Sunday, January 16

Pandora Papers: ‘it’s time to go after lawyers and accountants who allow tax evasion’


Many of the world’s richest and most powerful people are once again in the limelight for using secret tax havens and corporate structures to hide wealth and avoid paying taxes. The Pandora Papers are the third in a series of massive document leaks to the media following the Panama documents in 2016 and Paradise papers in 2017, and little seems to have changed in the meantime.

Those included So far the new revelations include the leaders of the Czech Republic, Cyprus, Jordan and Ukraine, as well as members of the ruling family in Azerbaijan and figures close to Vladimir Putin. In all, more than 100 billionaires are reported to be involved in the disclosures, with transactions ranging from millions of pounds worth of properties to bribery funds and superyachts.

We asked Professor Ronen Palan, City Offshore Tax Havens Specialist, University of London, about the story so far.

What are your initial thoughts?

I’m afraid these papers don’t surprise me. There is no evidence to suggest that the volume of transactions taking place through these offshore centers is decreasing, so the same financial structures that we hear about in the Panama and Paradise newspapers are still clearly being used.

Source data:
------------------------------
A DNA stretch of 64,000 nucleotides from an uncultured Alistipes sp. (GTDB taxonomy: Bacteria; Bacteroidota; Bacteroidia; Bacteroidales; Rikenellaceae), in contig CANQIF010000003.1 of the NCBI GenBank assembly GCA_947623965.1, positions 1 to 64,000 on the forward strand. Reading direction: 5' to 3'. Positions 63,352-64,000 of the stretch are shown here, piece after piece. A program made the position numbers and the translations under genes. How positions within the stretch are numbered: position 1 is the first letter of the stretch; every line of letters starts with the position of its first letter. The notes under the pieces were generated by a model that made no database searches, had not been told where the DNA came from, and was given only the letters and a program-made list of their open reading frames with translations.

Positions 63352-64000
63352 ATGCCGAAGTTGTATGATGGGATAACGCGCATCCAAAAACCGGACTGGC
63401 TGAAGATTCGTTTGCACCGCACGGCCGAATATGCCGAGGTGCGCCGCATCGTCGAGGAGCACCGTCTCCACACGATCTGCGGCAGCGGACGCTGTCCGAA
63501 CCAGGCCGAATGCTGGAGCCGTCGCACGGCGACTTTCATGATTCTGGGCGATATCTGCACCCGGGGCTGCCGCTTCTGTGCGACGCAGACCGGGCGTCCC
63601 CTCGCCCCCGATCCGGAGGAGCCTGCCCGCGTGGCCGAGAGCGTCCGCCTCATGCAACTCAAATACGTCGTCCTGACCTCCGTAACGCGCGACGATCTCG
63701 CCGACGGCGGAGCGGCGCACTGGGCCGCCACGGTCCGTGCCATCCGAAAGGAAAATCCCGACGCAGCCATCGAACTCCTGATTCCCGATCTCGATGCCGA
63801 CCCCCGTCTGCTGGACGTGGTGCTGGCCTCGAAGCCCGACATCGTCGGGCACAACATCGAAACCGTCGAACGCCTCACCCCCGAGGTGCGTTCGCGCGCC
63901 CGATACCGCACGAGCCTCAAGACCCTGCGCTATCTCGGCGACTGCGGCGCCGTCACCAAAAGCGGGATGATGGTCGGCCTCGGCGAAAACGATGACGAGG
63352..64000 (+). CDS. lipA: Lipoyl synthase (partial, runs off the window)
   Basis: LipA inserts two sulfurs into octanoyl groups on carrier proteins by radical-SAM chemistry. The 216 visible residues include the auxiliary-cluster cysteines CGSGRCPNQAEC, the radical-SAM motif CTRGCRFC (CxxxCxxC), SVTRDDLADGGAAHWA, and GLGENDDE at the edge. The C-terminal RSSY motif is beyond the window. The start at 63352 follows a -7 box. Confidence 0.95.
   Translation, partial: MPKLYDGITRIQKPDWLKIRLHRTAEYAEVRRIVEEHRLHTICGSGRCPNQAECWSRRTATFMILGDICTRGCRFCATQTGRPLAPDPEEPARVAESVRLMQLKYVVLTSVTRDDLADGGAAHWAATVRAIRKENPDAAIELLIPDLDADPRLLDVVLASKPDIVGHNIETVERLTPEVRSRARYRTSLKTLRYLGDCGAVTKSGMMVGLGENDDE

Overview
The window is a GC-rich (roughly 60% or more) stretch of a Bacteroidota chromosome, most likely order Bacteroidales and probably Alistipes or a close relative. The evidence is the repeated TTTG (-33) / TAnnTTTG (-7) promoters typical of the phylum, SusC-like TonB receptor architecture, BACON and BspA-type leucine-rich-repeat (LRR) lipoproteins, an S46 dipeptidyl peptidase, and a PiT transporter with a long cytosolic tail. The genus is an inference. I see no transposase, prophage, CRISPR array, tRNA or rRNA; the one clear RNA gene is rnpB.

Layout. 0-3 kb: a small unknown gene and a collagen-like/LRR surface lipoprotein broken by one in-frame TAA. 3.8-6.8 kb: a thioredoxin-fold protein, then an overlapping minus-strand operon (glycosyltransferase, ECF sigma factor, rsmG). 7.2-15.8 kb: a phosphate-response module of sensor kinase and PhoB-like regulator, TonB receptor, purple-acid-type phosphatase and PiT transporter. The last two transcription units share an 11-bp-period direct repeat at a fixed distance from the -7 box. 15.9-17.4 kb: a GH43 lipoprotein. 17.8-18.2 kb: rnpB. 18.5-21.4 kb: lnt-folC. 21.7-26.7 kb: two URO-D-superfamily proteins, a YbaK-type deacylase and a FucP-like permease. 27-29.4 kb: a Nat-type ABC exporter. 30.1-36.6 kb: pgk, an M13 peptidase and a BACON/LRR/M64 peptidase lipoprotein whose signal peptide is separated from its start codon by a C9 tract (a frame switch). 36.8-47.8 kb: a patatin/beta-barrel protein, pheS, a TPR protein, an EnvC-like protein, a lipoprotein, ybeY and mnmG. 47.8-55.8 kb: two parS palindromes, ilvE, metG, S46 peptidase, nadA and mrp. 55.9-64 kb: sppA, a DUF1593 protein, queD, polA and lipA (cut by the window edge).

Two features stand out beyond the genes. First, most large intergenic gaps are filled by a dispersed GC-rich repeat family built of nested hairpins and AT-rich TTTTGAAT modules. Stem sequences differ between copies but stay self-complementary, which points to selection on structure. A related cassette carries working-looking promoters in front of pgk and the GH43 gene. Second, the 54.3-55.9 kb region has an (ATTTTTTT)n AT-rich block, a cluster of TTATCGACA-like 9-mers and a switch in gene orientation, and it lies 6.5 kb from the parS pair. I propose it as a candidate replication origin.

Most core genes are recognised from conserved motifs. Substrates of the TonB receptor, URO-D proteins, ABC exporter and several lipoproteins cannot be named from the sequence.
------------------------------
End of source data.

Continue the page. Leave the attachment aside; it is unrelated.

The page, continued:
It’s fascinating that so many of these people in the public eye must have known that their activities would eventually become public knowledge, and yet they opted for secrecy on the high seas anyway. I suppose any concern can be overcome perhaps by greed and the knowledge that they will not be prevented from doing so.

In some cases we are talking about (illegal) tax evasion and, in other cases, (legal) tax evasion: the difference comes down to whether the persons in question had fully notified the authorities of their home countries about the extraterritorial structures that are using. In the cases where I read that the media asks them to comment and they refuse to respond, the appearance is created that we are talking about evasion, although this remains unproven.

Why doesn’t the situation seem to improve?

During the last 20 or 30 years, international regulation have focused on creating tools that allows tax authorities to ensure that taxpayers do not evade taxes. Systems were introduced that focus on “know your customer” or KYC, which requires individuals who transact in particular jurisdictions to fully identify themselves so that this information can be shared with other jurisdictions.

This essentially creates transparency so that you know who has money and where, so that tax authorities can use this information to ensure that their citizens do not evade taxes. But while that may be effective in countries where the tax authority operates independently of government and politics, it will not work in Russia or China or many other developing countries. Therefore, I am not surprised that many of the disclosures refer to activities outside the developed world.

But why hasn’t transparency forced to change tax havens?